Shirley in the UK 2012 travel blog

Original Charred Cross

Etched back window looking out to ruins of old cathedral

Baptistery window with stone font

Nave of new cathedral. Note hidden stained glass windows & huge tapestry

Stained glass windows

Outside new cathedral - St Michael killing the dragon

Altar of Reconciliation

Reconciliation Statue

Ruins of old cathedral sheltered by porch of new cathedral

The weather didn’t improve overnight in fact I think it got worse because now it’s very windy as well as wet. I came south through Sherwood Forest but it was still raining so no point in stopping anywhere. The forest looked marvellous though.

My first stop was Coventry & I just had to ignore the rain because I really wanted to see both the new & old cathedrals. The town of Coventry was bombed heavily in November 1940 when most of the city centre, including the gothic cathedral was almost totally destroyed. The people of Coventry decided to build a new cathedral adjacent to the old one but keep the devastated shell of the old cathedral as a monument.

The new cathedral was opened in 1962 so is currently celebrating its 50th anniversary. It’s very modern in style & takes a bit of getting used to. For example the stained glass windows down each side of the nave are set at an angle so they’re hidden from view unless you’re standing by the altar looking towards the back of the church. There are some wonderful elements too. The huge, curved Baptistery window is magnificent & had a wonderful light even on a very dull day like today & the font is a rough rock brought from the hills around Bethlehem with a shallow bowl hollowed out of the top for the holy water.

The entire back of the church which looks out towards the ruins of the old cathedral is glass which has been etched with images of angels & saints by a New Zealand artist & the backdrop to the main altar is the world’s largest tapestry, made in Belgium & somehow they managed to make it in one piece. It must have been a gigantic loom. Last year I learned that the Victorian Tapestry Works in South Melbourne has one of the world’s biggest looms but it’s not even close to this.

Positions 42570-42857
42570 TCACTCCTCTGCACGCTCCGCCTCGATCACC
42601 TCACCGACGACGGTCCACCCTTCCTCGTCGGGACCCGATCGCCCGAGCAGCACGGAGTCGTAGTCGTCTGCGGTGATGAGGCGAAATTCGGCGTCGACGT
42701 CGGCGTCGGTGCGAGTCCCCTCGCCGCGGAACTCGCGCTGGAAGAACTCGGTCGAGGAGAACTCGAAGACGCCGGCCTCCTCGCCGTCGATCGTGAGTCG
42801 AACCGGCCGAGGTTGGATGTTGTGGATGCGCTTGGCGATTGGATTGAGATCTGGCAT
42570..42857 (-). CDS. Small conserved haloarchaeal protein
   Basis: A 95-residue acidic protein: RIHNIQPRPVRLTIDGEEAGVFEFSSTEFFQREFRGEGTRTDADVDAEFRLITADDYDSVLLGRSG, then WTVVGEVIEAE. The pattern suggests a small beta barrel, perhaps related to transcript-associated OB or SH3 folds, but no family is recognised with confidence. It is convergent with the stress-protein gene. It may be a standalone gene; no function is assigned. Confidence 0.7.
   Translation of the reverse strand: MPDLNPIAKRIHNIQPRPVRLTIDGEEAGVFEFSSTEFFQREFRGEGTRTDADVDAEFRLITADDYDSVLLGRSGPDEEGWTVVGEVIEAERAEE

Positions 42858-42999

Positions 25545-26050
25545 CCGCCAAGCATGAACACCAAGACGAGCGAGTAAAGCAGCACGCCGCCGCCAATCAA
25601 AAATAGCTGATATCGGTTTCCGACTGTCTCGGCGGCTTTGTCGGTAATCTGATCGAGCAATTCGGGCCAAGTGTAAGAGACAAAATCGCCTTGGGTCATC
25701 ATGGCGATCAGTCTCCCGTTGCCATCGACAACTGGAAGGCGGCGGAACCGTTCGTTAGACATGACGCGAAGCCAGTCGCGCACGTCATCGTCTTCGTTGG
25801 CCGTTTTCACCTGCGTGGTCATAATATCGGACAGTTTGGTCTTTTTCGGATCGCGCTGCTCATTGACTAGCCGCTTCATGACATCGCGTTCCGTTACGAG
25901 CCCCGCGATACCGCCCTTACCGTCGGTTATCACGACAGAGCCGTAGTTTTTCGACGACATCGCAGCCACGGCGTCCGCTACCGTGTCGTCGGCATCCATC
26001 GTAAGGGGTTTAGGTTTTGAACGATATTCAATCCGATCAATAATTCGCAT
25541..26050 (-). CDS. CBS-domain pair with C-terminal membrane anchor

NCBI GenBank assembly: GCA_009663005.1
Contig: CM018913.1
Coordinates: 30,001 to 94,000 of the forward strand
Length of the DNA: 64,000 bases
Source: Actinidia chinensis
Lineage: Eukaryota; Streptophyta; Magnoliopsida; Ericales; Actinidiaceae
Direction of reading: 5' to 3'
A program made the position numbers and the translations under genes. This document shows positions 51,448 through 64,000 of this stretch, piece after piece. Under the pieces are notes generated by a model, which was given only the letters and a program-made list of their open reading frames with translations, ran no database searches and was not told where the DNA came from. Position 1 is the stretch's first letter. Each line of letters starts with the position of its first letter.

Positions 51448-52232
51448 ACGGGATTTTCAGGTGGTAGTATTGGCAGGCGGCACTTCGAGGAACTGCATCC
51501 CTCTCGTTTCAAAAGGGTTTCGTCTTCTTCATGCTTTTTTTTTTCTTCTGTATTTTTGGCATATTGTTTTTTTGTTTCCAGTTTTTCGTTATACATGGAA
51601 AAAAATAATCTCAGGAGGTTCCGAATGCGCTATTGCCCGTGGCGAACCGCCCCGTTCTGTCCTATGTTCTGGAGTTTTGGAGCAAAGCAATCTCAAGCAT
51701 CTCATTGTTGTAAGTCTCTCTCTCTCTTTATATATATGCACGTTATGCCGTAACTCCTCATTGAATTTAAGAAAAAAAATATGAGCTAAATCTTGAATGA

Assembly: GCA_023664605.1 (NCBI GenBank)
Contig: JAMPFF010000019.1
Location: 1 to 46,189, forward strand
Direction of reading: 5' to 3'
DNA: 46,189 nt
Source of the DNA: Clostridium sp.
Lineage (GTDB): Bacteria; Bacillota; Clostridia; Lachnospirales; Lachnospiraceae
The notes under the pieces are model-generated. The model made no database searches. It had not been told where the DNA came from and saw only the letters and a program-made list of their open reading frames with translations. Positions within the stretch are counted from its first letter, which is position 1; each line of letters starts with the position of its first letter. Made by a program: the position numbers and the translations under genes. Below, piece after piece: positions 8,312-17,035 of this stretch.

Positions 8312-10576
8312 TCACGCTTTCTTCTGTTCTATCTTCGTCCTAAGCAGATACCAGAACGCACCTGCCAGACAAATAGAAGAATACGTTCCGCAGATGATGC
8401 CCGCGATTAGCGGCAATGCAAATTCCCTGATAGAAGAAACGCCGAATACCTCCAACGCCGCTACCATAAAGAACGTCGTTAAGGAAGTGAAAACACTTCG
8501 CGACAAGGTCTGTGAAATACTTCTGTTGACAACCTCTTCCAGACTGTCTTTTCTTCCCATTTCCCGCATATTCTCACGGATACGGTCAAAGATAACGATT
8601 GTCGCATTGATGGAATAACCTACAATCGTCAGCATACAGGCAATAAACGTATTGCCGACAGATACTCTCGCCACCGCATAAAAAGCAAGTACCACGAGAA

I would have liked to spend more time looking around the old cathedral ruins but it was raining too hard. The Altar of Reconciliation is very moving. As the cathedral burned in 1940 two of the charred roof beams fell in the shape of a cross. They were lashed together & placed in the ruins then an altar was built from the rubble & the cross erected. The original cross is in the new cathedral, protected from the weather but there’s a copy in its place. The words “Father Forgive” were written on the wall the day after the fire & were carved in 1948.

Miraculously the original tower & spire survived & you can go up the tower but I passed on that today & moved on to Kenilworth Castle which is only about 6 miles south of Coventry. The weather hadn’t improved at all but I couldn’t go to my new cottage until 2:00 so I thought I’d see what I could as it’s English Heritage so free entry.

I didn’t realize it’s mostly ruins so very little protection from the rain & wind. Leicester’s gatehouse is the only furnished building & even the top floor of that was closed because the roof was leaking. It’s not far from here & also Warwick Castle is in the same direction so I’ll try to get back there if the weather improves as it’s a most interesting place with King John, John of Gaunt & Elizabeth I’s “favourite” Robert Dudley all involved in different phases of its construction.

I found my little cottage without much trouble although I was a bit concerned because the owner e-mailed me to say they would be away today & would leave the key in the door. I didn’t want to walk into the wrong house but it was all pretty obvious & looks very cosy. It’s in a little village called North Newington which is about 3 miles from Banbury & my kitchen window looks out onto the village green with a couple of thatched cottages across the road.

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